The other reason that there was no prospect of Ireland aligning with the UK against the rest is that the British government at central level has absolutely no clue about either part of Ireland. (The DUP deal is less important here than the absence of an Executive in Northern Ireland.) The British Embassy in Dublin is mentioned precisely once, which indicates the value placed on the FCO by Whitehall today. One anecdote, already much-quoted but I’ll quote it again, is especially cringeworthy:
In July , an official in the Department of the Taoiseach received a curious email. It came from the diary secretary of David Davis, the Secretary of State for DexEU – aka ‘Minister for Brexit’. The email read: ‘The Secretary of State has told me he wants to meet Kenny. Please let us know if Kenny is available.’ A senior diplomat immediately wrote to a British official further up the Whitehall food chain. ‘The message was sent [back],’ recalls the diplomat, ‘(a), the Taoiseach is not Davis’s interlocutor and (b), you don’t refer to the Prime Minister of a country by his surname.’In recent weeks British commentators have been reacting with fury to their discovery that Ireland is an independent country which will pursue its own self-interest. So much for that special relationship. This is an excellent book, and fairly short too.
Towards a Belgian Position on Brexit: Actively Reconciling National and European Interests, by Alexander Mattelaer
Even shorter is a 20-page paper from the Egmont Institute, released only today, about the Belgian approach to Brexit. Here is the second paragraph of the third section:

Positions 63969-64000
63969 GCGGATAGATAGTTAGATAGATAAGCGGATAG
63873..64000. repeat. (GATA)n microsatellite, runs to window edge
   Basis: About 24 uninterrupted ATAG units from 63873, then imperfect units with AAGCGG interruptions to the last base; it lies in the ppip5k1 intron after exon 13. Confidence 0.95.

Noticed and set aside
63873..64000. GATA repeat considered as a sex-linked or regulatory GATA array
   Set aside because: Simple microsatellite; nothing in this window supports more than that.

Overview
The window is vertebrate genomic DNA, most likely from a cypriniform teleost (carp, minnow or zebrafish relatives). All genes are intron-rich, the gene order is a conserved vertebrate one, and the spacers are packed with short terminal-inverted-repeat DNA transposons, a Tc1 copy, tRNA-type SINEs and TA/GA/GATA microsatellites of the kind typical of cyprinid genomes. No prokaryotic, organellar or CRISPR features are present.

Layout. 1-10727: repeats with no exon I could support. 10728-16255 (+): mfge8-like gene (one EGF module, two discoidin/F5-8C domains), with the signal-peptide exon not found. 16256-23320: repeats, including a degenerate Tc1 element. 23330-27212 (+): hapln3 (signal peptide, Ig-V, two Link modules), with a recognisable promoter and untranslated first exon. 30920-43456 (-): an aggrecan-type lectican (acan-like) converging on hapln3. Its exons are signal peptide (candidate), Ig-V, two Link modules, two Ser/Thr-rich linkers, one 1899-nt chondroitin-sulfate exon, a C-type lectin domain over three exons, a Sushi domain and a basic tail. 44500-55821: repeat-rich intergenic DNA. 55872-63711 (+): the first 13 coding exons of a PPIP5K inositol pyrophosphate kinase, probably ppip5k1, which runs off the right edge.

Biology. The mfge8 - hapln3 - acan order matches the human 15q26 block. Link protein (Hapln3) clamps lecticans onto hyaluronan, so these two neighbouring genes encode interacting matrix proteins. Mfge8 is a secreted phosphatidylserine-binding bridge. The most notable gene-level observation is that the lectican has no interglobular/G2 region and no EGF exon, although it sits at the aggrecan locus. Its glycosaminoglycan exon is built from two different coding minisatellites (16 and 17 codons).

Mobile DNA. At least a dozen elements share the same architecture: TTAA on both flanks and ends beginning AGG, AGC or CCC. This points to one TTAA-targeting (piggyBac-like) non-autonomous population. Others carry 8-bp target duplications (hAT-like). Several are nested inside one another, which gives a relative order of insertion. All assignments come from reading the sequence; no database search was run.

This section disentangles the complex debate about how to approach Brexit from a Belgian perspective into three distinct conceptual approaches. Firstly, the Belgian government can use its voice in the European Council debate on Article 50 to relentlessly pursue its national interests. Alternatively, it can set its national interests aside in favour of the greater European good. Or thirdly, it can choose to keep a low profile and let the European institutions and other EU member states determine the Article 50 agenda. All three options have their own merits and drawbacks. Of course, these different ways of approaching Brexit are but caricatures for describing a reality that is always infinitely more complex. Yet as the diplomatic challenge for Belgium boils down to an exercise in balancing different impulses, it is enlightening to discuss these options as distinct ideal-types.It’s a much more academic and theoretical piece than Connelly’s book, but it addresses the same question that I found so interesting in the Irish case: given Belgium’s huge exposure to the UK on trade, and its historical dependence on the UK for security, was there ever any chance of Belgium allying with the British (and perhaps the Irish, in this scenario) against the rest? Mattelaar doesn’t examine the history of any particular approach along these lines by the British (probably because there wasn’t one) but does look at the tension between the self-interest of an EU member state and the policy of supporting the EU as a bloc in the Brexit negotiations. Having more or less admitted up front that this is a straw-man dichotomy, it does not take him long to conclude that these two things are pretty much aligned in the case of Belgium, and that the government’s policy therefore makes sense. (No political actor in Belgium, as far as I am aware, has suggested otherwise.) He does also look at the exposure of different parts of Belgium (Flanders/Wallonia; textiles; fisheries) to Brexit, before concluding that actually the differences are not all that great. The meat of the paper is on pages 8 to 11, immediately following the paragraph I quoted above. It’s very much worth reading to understand the Belgian approach to Brexit.
I have not yet found anything that explains the British approach to Brexit. I will keep looking.